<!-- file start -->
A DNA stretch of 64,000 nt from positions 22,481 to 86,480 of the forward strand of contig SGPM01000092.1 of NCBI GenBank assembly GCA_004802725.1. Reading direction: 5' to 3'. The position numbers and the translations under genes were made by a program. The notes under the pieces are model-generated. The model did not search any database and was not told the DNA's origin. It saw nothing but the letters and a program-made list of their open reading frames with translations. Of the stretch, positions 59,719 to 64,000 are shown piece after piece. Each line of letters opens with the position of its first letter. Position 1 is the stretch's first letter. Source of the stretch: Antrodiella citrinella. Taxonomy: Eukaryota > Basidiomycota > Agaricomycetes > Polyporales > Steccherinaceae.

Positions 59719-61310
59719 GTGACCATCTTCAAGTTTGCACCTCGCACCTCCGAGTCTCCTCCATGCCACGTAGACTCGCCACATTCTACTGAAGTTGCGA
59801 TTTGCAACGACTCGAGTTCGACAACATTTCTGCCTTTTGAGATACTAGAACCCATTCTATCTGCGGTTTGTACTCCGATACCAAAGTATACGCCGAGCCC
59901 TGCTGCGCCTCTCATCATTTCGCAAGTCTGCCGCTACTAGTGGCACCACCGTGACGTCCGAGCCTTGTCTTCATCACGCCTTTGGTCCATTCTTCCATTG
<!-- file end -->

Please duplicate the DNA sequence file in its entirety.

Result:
A DNA stretch of 64,000 nt from positions 22,481 to 86,480 of the forward strand of contig SGPM01000092.1 of NCBI GenBank assembly GCA_004802725.1. Reading direction: 5' to 3'. The position numbers and the translations under genes were made by a program. The notes under the pieces are model-generated. The model did not search any database and was not told the DNA's origin. It saw nothing but the letters and a program-made list of their open reading frames with translations. Of the stretch, positions 59,719 to 64,000 are shown piece after piece. Each line of letters opens with the position of its first letter. Position 1 is the stretch's first letter. Source of the stretch: Antrodiella citrinella. Taxonomy: Eukaryota > Basidiomycota > Agaricomycetes > Polyporales > Steccherinaceae.

Positions 59719-61310
59719 GTGACCATCTTCAAGTTTGCACCTCGCACCTCCGAGTCTCCTCCATGCCACGTAGACTCGCCACATTCTACTGAAGTTGCGA
59801 TTTGCAACGACTCGAGTTCGACAACATTTCTGCCTTTTGAGATACTAGAACCCATTCTATCTGCGGTTTGTACTCCGATACCAAAGTATACGCCGAGCCC
59901 TGCTGCGCCTCTCATCATTTCGCAAGTCTGCCGCTACTAGTGGCACCACCGTGACGTCCGAGCCTTGTCTTCATCACGCCTTTGGTCCATTCTTCCATTG